So why had he suddenly needed to think ‘I’m not a bad guy’?
Maybe it was the job he was in? No one really likes a necromancer. Pinching corpses and stealing your grandfathers ashes were generally not friend inducing activities. Neither was working for Hienrich for that matter. The CEO of Necromantics Inc was considered to be something of a grade A prick. Back in the day – the pillaging days that is – he’d poisoned a well just for the added corpses it would provide him. He hadn’t even done anything with them, just raised them up and put them on standby.
Really though, were Necromancers any worse than, say, those damn fire wizards? The burly buggers had always burned his books at school and even set his underpants on fire. Fire Wizards were right bastards.
Anyway, what was he going to do now?
Bit more here about how he has no life and nothing outside the job.
He had a month. He could do anything he wanted – he’d saved a lot over the years and he’d never taken any of his annual holiday. Should he look for another job? It seemed only sensible. The Firm was notorious for layoffs these days, what with the increasing costs of labour and the rise of the Anti-Sacrilege League.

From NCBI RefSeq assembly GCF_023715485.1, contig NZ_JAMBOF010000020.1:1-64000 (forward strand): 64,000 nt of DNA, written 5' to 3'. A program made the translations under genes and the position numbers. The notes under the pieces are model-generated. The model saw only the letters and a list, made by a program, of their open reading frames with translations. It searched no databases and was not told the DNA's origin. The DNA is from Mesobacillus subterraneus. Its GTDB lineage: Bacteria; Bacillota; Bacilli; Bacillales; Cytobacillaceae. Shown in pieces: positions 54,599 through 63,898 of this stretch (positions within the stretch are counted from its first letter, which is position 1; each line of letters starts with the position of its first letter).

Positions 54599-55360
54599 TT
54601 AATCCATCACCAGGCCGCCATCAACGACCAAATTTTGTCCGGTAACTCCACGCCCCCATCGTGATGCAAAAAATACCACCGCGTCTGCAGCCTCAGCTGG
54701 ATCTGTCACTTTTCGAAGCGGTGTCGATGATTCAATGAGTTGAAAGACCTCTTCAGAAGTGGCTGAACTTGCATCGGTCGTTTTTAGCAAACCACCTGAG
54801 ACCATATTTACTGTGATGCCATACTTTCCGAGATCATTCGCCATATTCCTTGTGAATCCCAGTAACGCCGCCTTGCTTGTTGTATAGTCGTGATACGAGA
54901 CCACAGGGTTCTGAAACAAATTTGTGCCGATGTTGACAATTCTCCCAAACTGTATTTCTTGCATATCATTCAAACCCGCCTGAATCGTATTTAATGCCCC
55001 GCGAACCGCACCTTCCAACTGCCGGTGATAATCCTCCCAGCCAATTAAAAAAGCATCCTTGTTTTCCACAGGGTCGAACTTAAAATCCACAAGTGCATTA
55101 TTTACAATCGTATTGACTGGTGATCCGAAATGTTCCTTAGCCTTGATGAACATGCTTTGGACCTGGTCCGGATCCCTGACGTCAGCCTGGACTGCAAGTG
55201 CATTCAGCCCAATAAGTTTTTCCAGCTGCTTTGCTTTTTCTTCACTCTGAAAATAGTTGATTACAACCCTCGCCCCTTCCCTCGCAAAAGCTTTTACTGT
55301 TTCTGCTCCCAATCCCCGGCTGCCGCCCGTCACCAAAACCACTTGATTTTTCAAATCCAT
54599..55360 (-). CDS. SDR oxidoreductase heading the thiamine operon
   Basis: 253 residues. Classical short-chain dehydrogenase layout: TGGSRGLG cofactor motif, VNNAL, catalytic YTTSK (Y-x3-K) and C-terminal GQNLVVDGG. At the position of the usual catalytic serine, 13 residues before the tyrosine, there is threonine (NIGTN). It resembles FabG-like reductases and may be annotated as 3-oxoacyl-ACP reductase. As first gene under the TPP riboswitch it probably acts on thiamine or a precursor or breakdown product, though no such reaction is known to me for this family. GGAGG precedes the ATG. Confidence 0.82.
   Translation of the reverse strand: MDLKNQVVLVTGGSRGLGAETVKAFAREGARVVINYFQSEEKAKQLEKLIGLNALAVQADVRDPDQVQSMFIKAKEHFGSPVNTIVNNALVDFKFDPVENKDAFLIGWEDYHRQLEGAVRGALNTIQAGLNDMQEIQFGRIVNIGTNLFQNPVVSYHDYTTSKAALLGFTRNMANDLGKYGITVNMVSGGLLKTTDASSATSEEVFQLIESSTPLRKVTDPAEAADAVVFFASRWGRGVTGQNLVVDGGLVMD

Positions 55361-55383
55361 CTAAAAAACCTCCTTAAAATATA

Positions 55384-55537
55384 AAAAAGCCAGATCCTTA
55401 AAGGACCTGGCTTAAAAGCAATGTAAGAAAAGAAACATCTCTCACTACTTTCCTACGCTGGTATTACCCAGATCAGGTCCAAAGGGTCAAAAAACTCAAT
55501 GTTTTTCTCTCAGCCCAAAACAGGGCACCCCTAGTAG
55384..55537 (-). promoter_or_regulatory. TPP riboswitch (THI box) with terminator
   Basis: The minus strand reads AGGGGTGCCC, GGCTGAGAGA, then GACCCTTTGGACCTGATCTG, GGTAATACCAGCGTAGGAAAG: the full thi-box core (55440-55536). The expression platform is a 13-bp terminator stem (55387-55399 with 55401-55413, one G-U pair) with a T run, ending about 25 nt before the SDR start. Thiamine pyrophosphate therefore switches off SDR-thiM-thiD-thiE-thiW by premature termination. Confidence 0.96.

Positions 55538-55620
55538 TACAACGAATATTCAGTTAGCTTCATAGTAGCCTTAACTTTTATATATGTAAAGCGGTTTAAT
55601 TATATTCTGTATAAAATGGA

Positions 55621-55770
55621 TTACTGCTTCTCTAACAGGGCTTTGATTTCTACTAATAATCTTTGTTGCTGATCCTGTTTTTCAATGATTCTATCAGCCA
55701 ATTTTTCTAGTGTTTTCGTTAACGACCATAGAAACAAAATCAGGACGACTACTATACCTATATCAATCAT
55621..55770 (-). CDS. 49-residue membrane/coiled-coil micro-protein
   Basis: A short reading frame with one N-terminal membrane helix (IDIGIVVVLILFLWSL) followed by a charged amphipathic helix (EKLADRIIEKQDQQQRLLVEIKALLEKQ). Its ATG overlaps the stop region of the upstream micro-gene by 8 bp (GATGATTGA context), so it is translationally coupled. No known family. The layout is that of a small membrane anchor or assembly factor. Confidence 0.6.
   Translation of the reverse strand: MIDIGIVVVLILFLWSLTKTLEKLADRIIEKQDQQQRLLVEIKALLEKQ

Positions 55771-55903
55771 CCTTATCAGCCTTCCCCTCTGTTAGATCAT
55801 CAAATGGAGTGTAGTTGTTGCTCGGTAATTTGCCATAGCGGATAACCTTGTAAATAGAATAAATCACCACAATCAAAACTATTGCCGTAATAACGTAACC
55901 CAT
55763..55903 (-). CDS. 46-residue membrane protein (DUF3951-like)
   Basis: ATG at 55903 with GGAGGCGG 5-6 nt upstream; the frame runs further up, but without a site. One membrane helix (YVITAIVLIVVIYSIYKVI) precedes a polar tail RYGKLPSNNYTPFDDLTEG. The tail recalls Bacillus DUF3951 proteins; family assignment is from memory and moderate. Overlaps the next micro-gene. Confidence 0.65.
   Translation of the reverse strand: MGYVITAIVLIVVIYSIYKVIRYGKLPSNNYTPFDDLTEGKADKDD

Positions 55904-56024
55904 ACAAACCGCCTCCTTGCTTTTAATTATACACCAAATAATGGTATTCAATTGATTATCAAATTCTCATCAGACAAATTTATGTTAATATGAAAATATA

He rolled a small cigarette and went to bed.
At some point during the night the sounds of the bugbear family row got louder and more raucous than usual. Sam tried to ignore it. He wasn’t a big fan of the family, but it paid to turn a blind eye as often as he could on account of how they solved problems. The impact of a body hitting the wall jolted a few books on the shelf above his head. Owing to the nature of comedy, which was a magic that Sam knew he would never understand, they fell on his head one by one.
Someone knocked on the door in a rather hesitant way. Sam ignored it. It was probably the little buggers from down the hall wanting to talk to him about their new squid god or something.
The knock repeated itself, in a less hesitant way, confident, perhaps, that there was no one there and therefore the knocker could take some satisfaction in knocking.
Sam rolled out of bed and opened the door. Standing there was a small … humanoid was the best term, because Sam didn’t want to be racist about this sort of thing. Interspecies rivalry and competition was perfectly normal, in the same way that setting people on fire has been normal all over the world – that doesn’t make it right.